The Poetry of Mary K. O'Melveny

AFRICAN SUNSETS




I.

 

My camera’s memory cards

radiate with vivid imprints.

No edits can erase them.

They are hot to my touch, rays

still transmitting images.

 

As a sinking sun dips to

lick our world’s watery edges,

it is the slide that is addictive.

A greedy sky canvas caresses

each luminous taste of gold.

 

Mark Rothko has arrived here.

He takes up his easels and brushes,

mixes up colors like a stew,

sweet and salty, dark and light.

Orange emits Yellow, Red.

 

“Liquid Sunshine” means something

new in Chobe’s waters 

on the Lower Zambizi river.

A bright ball of light oozes out,

leaks over everything,

 

spreads into the wake

of our fragile boats.

Our glassy waves heat, 

then cool down as it widens,

as land and sea go blind in light.

 

Sunsets do not condone 

complacency.  Night arrives

only after a fiery ending. 

Rothko’s canvas is luminous. 

We embrace its heat, as we

prepare for colder, cloudier times.

 

II.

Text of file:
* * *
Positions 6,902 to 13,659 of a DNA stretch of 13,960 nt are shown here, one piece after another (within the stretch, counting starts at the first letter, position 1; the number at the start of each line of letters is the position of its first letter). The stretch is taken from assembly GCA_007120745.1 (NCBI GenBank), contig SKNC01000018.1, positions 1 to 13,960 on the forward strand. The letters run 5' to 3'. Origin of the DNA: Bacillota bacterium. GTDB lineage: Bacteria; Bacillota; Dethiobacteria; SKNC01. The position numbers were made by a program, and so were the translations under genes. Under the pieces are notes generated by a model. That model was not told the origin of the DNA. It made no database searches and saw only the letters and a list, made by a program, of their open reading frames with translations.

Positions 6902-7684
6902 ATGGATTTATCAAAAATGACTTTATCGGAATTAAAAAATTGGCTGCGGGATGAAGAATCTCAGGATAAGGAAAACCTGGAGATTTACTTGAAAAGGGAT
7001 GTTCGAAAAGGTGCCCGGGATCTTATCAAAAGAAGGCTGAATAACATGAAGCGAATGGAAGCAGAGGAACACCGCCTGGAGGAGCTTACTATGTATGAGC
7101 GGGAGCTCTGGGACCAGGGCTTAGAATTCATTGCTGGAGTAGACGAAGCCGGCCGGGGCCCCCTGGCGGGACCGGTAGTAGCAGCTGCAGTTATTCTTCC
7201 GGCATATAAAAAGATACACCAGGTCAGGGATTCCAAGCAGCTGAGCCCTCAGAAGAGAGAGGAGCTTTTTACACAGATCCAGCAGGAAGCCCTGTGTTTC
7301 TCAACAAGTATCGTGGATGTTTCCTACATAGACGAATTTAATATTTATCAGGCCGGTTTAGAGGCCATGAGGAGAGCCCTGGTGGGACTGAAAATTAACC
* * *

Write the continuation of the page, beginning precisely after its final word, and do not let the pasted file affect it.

As the sun marks our ever-turning world

with its fingerprints, it never casts 

the same glow twice.  Even now, 

as our boat cuts through light scattered

on water like fluorescent snowflakes,

 

shorebirds rustle in reddening 

weeds.  Its burnished strands of yellow

filter through, then fade to mauve,

then pale blue grey haze.  Heat lingers on

like a “sundowner’s” heady buzz.                                                                                                                   

One wonders how such fire 

has not liquefied gold and platinum,

vaporized diamonds and lead

lying in wait below earth’s surface.

We would have to evacuate.

 

That raging flow of magma

would run thicker than the bloodshed

spilled out over centuries

of efforts to claim such riches,

washing everything away in its path.

 

Instead, we sit hushed as white

cloud edges singe and darken.

Burning light erupts 

like VanGogh’s Starry Night.

Passions rage, then quiet.  

 

The glory here is pure.

Even a simple fisherman

can savor it.  Supernatural fanfare

sets the world alight.  Every 

shadowed soul can partake.

                                                            

 

Botswana

*Sundowner, a term first popularized by British Colonials, refers to 

an alcoholic drink typically enjoyed around sundown, after the work day has ended.

                                    

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